Friday, January 30, 2015

Story of Tutankhamun mask (5): Experts quell rumours of damaged Tutankhamun mask

A soft winter breeze filled the evening air of Cairo as hundred of journalists, photographers, cameramen and media personnel flocked into the Egyptian Museum in Tahrir Square to attend a press conference.

The Ministry of Antiquities called for the conference to address rumours of damage to the gold funerary mask of King Tutankhamun and its blue gold beard.

The golden mask of Tutankhamun made headlines in newspapers worldwide when it was reported that its blue and gold beard had broken off during a cleaning process at the Egyptian Museum, and that conservators hurriedly glued it back on with epoxy resin, damaging the artefact.

Reports also mentioned that other parts of the mask were damaged. Rumours circulated that the mask was scratched and its colour had changed as restorers tried to remove the epoxy. On the second floor of the museum, where the priceless mask is exhibited, media people flocked in to try to catch a glimpse of the mask and the rumoured damages.

“The mask is in very good condition and there is no actual endangering of the artefact,” German conservator Christian Eckmann, an expert in metal restoration, told reporters during the press conference. He said that, after examining the mask, he concluded that the damage done during the restoration was reversible. He explained that the epoxy used can be easily removed and that another, more appropriate material could be utilised to restore the beard.

In fact, the beard was already detached from the mask when it was initially discovered by British archaeologist Howard Carter in 1922 in the Valley of the Kings in Luxor, and both the mask and beard were transported to the museum in Cairo as two separate parts.

Both artefacts were put on display at the museum separately until 1941 when they were glued together. In 1944, the beard had to be reattached after it had broken off. Since then, the mask and the beard were exhibited as one piece.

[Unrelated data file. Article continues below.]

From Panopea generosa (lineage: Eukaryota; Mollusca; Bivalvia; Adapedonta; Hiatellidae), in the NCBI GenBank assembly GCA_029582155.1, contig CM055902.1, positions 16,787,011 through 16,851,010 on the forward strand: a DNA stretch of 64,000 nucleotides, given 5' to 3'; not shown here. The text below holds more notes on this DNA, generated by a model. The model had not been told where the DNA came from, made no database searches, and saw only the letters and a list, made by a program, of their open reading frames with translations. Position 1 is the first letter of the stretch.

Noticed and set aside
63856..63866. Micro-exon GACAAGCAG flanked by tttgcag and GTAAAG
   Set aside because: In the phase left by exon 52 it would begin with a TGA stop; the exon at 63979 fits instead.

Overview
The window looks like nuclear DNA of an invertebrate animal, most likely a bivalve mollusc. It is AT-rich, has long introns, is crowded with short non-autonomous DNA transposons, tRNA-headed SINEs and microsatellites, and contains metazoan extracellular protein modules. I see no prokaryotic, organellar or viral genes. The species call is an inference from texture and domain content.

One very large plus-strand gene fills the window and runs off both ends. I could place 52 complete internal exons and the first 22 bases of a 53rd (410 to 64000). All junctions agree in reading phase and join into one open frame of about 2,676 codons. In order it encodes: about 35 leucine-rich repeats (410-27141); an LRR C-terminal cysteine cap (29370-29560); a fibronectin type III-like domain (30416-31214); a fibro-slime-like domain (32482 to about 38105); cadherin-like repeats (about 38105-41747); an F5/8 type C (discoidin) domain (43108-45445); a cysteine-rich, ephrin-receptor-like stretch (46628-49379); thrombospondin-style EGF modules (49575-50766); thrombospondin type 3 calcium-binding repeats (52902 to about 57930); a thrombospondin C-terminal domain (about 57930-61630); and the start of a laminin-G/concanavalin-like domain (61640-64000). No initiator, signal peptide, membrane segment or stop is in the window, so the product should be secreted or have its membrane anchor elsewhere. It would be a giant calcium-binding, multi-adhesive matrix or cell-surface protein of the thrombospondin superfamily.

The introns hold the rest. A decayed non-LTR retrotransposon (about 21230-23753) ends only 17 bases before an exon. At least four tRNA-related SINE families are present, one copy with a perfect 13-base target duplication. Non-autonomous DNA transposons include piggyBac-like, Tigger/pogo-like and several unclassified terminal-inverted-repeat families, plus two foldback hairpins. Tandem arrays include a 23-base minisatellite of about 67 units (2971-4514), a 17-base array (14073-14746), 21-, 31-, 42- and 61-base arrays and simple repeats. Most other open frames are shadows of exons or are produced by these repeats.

In August 2014, however, the beard was broken off yet again when a museum worker accidentally touched the mask as he was repairing the lighting in its showcase.

Restorers at that time used too much epoxy resin to repair the beard. “Although epoxy resin is a debatable material, it can be used in restoration work but is not the best solution,” Eckmann said, adding that there are other materials that are much more efficient.

“So far I don’t know exactly what kind of epoxy was used, although the specific type can easily be determined through analysis.” “A committee of natural science experts, restorers and archaeologists is now assigned to develop a plan for the conservation of the mask,” Eckmann said. He asserted that the colour of the mask did not change as reported. Only one scratch was found and this could be dated back to the day of its discovery.

A museum conservator, who spoke on condition of anonymity, said that the mask fell during a cleaning process for its showcase last year and that the beard broke off by accident. “The epoxy was not a proper material to use to restore the mask, although it is a conservation material with a very high strength for attaching metal and stone,” the conservator said. He added that, as the epoxy dried, it left a gap between the face and the beard where they were previously directly attached.

Minister of Antiquities Mamdouh Al-Damati told reporters at the conference that reports published in newspapers are highly exaggerated and that photos showing extensive damage to the mask were artificially manipulated.

The mask, which stands 54cm high, is made of gold inlaid with coloured glass and semiprecious stone, and was contained in the innermost mummy case in Tutankhamun’s tomb. The vulture and cobra on the forehead are symbols of the Two Lands of Upper and Lower Egypt and of divine authority. The vulture Nekhbet and the cobra Wadjet protected the pharaoh.

When the tomb was initially discovered, the mask was found placed over the young pharaoh’s face. Tutankhamun was buried in a tomb that was small relative to his status. His death may have occurred unexpectedly, before the completion of a grander royal tomb, and his mummy may have been buried in a tomb intended for someone else.

Tutankhamun’s mummy still rests in his tomb, but in 2007 it was removed from its gold sarcophagus to go on display in a climate-controlled glass box.

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